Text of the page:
Socioeconomic status may play into risk factors as well.
In both types of peptic ulceration, gastric and duodenal, there is an imbalance between secretion and neutralization of secreted acid. In duodenal ulcers there is an oversecretion of acid whilst in gastric ulcers there is an impairment of mucosal protection
Peptic Ulcer Disease Dr Shatdal
Peptic Ulcer Disease
Dr. Shatdal Chaudhary
Assistant Professor (Internal Medicine)
B.P. Koirala Institute of Health Sciences,
An ulce r is defined as disruption of the
mucosal integrity leading to a local defect or
excavation due to active inflammation
Erosion: Damage within the mucosal layer
Ulce rs are defined as breaks in the mucosal
surface >5 mm in size, with depth to the
The term 'peptic ulcer' refers to an ulcer in the
lower oesophagus, stomach or duodenum, in
the jejunum after surgical anastomosis to the
stomach or, rarely, in the ileum adjacent to a
Gastroduodenal Mucosal Defense
• 3-level barrier preepithelial, epithelial, and
• Mucus-bicarbonate layer serves as a
• Surface epithelial cells provides defense
epithelial cell ionic transporters that maintain
intracellular pH and HCO3 production
intracellular tight junctions
Gastroduodenal Mucosal Defense
Role of Prostaglandins
Gastric mucosa contains abundant levels of
Play central role in epithelial defense/repair
Regulate release of mucosal HCO3 & mucus
Inhibit parietal cell secretion
Maintain mucosal blood flow
Epithelial cell restitution.
duodenal sites are 4x as common as gastric sites
most common in middle age
peak 30-50 years
Male to female ratio—5:1
Genetic link: 3x more common in 1st
more common in patients with blood group O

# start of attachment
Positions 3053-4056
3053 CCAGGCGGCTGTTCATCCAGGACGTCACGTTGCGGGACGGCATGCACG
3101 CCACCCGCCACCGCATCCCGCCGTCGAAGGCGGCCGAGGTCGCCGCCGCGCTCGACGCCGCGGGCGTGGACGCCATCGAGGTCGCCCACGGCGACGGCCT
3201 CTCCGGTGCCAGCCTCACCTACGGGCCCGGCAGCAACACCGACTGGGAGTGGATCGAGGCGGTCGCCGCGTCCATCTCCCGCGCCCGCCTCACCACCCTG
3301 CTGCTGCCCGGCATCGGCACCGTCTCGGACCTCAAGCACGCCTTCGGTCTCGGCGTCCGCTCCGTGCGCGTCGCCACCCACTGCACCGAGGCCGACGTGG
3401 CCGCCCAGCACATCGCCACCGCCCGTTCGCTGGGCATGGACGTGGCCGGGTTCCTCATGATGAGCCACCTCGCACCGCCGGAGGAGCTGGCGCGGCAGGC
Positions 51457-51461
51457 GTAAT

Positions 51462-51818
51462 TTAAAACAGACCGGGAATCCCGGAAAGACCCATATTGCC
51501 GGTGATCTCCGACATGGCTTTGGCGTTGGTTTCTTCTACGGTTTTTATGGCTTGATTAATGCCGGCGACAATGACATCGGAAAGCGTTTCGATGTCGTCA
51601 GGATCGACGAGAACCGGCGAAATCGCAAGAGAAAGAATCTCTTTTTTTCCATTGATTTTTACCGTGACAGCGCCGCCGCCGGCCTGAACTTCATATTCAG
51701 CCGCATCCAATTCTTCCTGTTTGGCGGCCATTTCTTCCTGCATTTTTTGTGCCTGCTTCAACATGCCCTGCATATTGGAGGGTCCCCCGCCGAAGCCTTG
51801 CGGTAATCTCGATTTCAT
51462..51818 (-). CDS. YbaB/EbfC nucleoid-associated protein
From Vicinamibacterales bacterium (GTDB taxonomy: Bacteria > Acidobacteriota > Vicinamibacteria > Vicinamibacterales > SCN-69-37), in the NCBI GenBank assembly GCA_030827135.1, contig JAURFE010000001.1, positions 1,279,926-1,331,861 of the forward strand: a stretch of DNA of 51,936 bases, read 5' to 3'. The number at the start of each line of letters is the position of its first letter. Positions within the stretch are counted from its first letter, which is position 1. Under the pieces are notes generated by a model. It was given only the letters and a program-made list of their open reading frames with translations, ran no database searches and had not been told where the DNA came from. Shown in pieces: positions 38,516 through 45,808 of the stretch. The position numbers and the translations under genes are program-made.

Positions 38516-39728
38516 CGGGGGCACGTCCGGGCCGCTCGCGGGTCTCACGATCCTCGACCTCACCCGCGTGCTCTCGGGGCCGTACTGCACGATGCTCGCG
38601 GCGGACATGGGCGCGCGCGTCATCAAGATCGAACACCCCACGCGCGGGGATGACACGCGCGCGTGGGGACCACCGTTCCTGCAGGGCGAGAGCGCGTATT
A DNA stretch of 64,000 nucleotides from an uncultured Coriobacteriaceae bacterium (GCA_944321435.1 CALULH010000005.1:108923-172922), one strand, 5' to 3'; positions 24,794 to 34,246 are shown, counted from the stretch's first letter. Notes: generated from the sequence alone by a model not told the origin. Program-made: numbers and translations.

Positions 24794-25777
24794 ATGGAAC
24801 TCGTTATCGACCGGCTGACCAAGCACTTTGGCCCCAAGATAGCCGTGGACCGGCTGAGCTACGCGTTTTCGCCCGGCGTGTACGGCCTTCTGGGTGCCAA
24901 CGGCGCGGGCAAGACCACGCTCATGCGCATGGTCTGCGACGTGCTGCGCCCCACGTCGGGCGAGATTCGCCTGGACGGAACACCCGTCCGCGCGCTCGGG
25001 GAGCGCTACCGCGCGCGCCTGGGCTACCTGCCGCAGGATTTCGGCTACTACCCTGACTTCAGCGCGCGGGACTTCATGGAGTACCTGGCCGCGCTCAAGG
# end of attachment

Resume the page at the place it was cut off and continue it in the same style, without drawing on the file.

associated with increased serum pepsinogen
H. pylori infection common
up to 95%
smoking is twice as common
common in late middle age
incidence increases with age
Male to female ratio—2:1
More common in patients with blood group A
Use of NSAIDs - associated with a three- to four-fold
increase in risk of gastric ulcer
Less related to H. pylori than duodenal ulcers – about
10 - 20% of patients with a gastric ulcer have a
concomitant duodenal ulcer
1982- Waren and Marshall described first-named
1985: Association with peptic ulcer
1989: Named as ‘helicobacter ‘(helico-curved; bacter-staff)
• H. pylo ri inf. is virtually always associated with
chronic active gastritis.
• But only 10–15% develop frank PUD.
Tolerance of the acid conditions (pH 1-2)
1. Urease: urea -> CO2 + NH3,
then NH3 + H+ -> NH4+, which
2. Residence in mucus and on the
3. Capacity to create an ionic
gradient at a low pH.
4. Release of factors that
decrease acid secretion by
parietal cells during early
• H. pylori is able to fight off the stomach acid that does reach it
with the enzyme urease.
• Urease converts urea into bicarbonate and ammonia, which
are strong bases.
• These acid neutralizing chemicals
around the H. pylori protect if from
the acid in the stomach.
• AThe most important contributing factors are
H pylori, NSAIDs, acid, and pepsin.
• Additional aggressive factors include smoking,
ethanol, bile acids, aspirin, steroids, and
• Important protective factors are mucus,
bicarbonate, mucosal blood flow,
prostaglandins, hydrophobic layer, and
– Increased risk when older than 50 d/t decrease
Causes of Ulcers Not Caused by Hp and
Herpes simplex virus Basophilia in myeloproliferative disease
He lico bacte r he ilm anni Duodenal obstruction (e.g., annular
Drug/Toxin Infiltrating disease
combined with NSAIDs)
Potassium chloride Crohn's disease
Mycophenolate mofetil Idiopathic hypersecretory state
Clinical Features : DU
Typical pain pattern in DU occurs 90 min to 3
h after meal and is relieved by antacids or
Awakes the patient from sleep : the most
discriminating symptom( 2/3rd of DU pt.)
Unfortunately, this symptom also present in
of patients with NUD.